Spoken, print, graphic or electronic communications with a public audience. They often involve numerous people in their construction and are usually shaped by a technology used in their production. Media texts studied in English can be found in newspapers, magazines and on television, film, radio, computer software and the internet.
A resource used in the production of texts, including tools and materials used (for example, digital text and a computer, writing and a pen or a typewriter).
Vocabulary used to discuss language conventions and use (for example, language used to talk about grammatical terms such as ‘sentence’, 'clause’, 'conjunction').
A use of the name of one thing or attribute of something to represent something larger or related (for example, using a word ‘Crown’ to represent a monarch of a country; referring to a place for an event, as in ‘Chernobyl’ when referring to changed attitudes to nuclear power, or a time for an event, as in ‘9/11’ when referring to changed global relations).
A verb that expresses a degree of probability attached by a speaker or writer to a statement (for example, ‘I might come home’); or a degree of obligation (for example, ‘You must give it to me’).
An area of meaning having to do with possibility, probability, obligation and permission. In the following examples, the modal meanings are expressed by the auxiliary verbs ‘must’ and ‘may’:
- Sue may have written the note. (possibility)
- Sue must have written the note. (probability)
- You must postpone the meeting. (obligation)
- You may postpone the meeting. (permission)
Modality can also be expressed by several different kinds of words:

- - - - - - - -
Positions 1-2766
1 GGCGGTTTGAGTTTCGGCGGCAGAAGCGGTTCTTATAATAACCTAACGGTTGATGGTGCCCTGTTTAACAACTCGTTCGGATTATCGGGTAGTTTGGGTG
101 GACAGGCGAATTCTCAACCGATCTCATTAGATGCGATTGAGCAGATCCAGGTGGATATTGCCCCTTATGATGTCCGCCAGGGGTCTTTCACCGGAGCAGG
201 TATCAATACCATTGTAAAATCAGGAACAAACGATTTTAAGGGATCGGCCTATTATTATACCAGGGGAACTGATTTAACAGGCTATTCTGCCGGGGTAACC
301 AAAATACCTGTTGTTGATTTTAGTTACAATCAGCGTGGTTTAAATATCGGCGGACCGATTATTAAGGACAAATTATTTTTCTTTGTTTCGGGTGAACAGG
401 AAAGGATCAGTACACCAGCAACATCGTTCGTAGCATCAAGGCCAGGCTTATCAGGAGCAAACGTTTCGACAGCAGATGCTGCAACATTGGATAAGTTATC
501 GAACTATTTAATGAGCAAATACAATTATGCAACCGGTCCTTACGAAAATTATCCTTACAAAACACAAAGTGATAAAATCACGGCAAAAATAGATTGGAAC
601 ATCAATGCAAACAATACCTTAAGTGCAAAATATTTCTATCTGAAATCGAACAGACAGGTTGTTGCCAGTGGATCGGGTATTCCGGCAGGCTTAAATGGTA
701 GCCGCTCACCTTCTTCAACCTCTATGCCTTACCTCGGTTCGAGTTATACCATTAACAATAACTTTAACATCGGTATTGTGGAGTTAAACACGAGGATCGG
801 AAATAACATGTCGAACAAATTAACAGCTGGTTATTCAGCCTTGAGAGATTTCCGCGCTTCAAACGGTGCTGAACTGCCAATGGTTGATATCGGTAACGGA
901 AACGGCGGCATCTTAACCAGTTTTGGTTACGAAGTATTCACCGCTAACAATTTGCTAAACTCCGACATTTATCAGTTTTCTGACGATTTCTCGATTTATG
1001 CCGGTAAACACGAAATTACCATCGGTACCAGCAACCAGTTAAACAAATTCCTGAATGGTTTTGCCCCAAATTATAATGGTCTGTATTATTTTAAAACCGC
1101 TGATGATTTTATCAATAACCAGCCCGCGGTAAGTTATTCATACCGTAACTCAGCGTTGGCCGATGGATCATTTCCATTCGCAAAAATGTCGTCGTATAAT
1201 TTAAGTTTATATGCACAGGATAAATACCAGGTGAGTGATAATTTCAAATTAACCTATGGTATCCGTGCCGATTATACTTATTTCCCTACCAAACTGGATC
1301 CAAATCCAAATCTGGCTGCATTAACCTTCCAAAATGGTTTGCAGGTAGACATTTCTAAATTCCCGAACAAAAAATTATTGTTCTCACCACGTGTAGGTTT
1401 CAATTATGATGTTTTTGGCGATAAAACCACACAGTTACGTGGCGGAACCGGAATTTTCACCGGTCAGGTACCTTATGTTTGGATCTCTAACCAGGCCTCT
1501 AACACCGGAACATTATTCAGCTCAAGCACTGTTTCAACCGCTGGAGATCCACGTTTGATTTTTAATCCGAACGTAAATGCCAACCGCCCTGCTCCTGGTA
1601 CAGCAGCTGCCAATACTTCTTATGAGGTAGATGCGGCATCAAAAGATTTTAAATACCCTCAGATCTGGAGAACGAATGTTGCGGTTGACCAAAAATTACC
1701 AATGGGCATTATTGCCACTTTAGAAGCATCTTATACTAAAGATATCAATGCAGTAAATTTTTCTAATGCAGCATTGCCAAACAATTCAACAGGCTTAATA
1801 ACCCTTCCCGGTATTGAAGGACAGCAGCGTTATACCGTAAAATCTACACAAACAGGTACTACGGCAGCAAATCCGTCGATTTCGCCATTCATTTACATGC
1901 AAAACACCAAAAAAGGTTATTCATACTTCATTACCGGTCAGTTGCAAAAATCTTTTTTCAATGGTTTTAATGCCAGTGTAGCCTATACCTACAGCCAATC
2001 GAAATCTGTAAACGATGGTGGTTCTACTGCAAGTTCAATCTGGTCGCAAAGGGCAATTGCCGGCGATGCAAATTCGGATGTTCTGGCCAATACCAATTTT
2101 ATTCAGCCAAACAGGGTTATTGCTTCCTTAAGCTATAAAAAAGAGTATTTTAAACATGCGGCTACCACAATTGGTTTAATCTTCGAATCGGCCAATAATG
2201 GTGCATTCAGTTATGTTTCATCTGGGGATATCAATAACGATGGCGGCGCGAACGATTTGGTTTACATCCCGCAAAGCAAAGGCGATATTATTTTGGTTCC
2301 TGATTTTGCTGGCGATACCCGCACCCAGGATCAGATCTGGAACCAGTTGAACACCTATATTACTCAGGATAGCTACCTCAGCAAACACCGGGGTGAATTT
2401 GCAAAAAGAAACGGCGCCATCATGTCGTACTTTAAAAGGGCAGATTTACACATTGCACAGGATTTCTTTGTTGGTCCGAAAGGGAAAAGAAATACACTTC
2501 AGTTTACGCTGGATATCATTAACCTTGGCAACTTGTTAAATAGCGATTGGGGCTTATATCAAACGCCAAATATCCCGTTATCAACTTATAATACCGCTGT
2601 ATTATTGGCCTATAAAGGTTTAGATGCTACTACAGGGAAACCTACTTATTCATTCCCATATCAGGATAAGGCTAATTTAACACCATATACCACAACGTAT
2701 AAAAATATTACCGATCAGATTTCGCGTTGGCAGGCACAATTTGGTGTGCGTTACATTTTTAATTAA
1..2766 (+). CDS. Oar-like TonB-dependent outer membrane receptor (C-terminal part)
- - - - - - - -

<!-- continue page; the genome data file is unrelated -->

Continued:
- adverbs (for example, ‘possibly’, ‘necessarily’, ‘certainly’, ‘perhaps’)
- adjectives (for example, ‘possible’, ‘probable’, ‘likely’, ‘necessary’)
- nouns (for example, ‘possibility’, ‘necessity’, ‘obligation’)
- modal verbs (for example, ‘permit’, ‘oblige’).
Various processes of communication – listening, speaking, reading/viewing and writing/creating. Modes are also used to refer to the semiotic (meaning making) resources associated with these communicative processes, such as sound, print, image and gesture.
A long speech or discourse given by a single character in a story, movie, play or by a performer.
The smallest meaningful or grammatical unit in a language. Morphemes are not necessarily the same as words. The word ‘cat’ has one morpheme, while the word ‘cats’ has two morphemes: ‘cat’ for the animal and ‘s’ to indicate that there is more than one. Similarly, ‘like’ has one morpheme, while ‘dislike’ has two: ‘like’ to describe appreciation and ‘dis’ to indicate the opposite. Morphemes are very useful in helping students work out how to read and spell words.
A knowledge of morphemes, morphemic processes and different forms and combinations of morphemes (for example, the word ‘unfriendly’ is formed from the stem ‘friend’, the adjective-forming suffix ‘-ly’ and the negative prefix ‘un-’).
A combination of two or more communication modes (for example, print, image and spoken text, as in film or computer presentations).